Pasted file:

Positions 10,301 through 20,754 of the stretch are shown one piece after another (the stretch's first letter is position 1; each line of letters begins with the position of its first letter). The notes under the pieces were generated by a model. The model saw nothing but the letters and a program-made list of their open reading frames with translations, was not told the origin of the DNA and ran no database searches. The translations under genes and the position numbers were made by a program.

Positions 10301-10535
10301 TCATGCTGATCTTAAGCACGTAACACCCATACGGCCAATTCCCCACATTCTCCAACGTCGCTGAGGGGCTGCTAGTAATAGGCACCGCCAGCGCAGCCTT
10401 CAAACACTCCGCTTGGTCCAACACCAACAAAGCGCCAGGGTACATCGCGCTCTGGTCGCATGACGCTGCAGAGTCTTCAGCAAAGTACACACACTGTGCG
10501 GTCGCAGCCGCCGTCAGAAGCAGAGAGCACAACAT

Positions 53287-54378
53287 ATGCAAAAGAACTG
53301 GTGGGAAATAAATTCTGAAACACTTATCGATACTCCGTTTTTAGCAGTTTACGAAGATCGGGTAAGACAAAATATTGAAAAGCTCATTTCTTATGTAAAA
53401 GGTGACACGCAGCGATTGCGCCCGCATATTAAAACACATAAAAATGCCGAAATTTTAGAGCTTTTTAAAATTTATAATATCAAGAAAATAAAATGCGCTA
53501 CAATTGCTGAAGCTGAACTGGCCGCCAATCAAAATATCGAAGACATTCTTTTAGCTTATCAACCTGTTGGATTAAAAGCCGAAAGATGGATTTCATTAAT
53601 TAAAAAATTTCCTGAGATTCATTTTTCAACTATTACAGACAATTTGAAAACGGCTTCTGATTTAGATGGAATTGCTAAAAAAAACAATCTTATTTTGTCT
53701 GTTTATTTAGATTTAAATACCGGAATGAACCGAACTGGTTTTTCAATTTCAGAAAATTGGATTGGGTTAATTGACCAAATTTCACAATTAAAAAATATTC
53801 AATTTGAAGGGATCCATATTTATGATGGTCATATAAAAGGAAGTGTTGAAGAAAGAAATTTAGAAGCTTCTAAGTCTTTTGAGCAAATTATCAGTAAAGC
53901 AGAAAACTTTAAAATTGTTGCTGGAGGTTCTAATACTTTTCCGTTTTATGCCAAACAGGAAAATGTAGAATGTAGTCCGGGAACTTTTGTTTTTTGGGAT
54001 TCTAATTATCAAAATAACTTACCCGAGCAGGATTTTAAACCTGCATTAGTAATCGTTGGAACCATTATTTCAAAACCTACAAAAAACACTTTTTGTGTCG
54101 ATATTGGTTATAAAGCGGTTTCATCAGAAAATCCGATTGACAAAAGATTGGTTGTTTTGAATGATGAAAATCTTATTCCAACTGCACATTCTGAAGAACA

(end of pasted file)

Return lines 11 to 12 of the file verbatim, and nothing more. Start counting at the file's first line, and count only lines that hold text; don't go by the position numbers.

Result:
53601 TAAAAAATTTCCTGAGATTCATTTTTCAACTATTACAGACAATTTGAAAACGGCTTCTGATTTAGATGGAATTGCTAAAAAAAACAATCTTATTTTGTCT
53701 GTTTATTTAGATTTAAATACCGGAATGAACCGAACTGGTTTTTCAATTTCAGAAAATTGGATTGGGTTAATTGACCAAATTTCACAATTAAAAAATATTC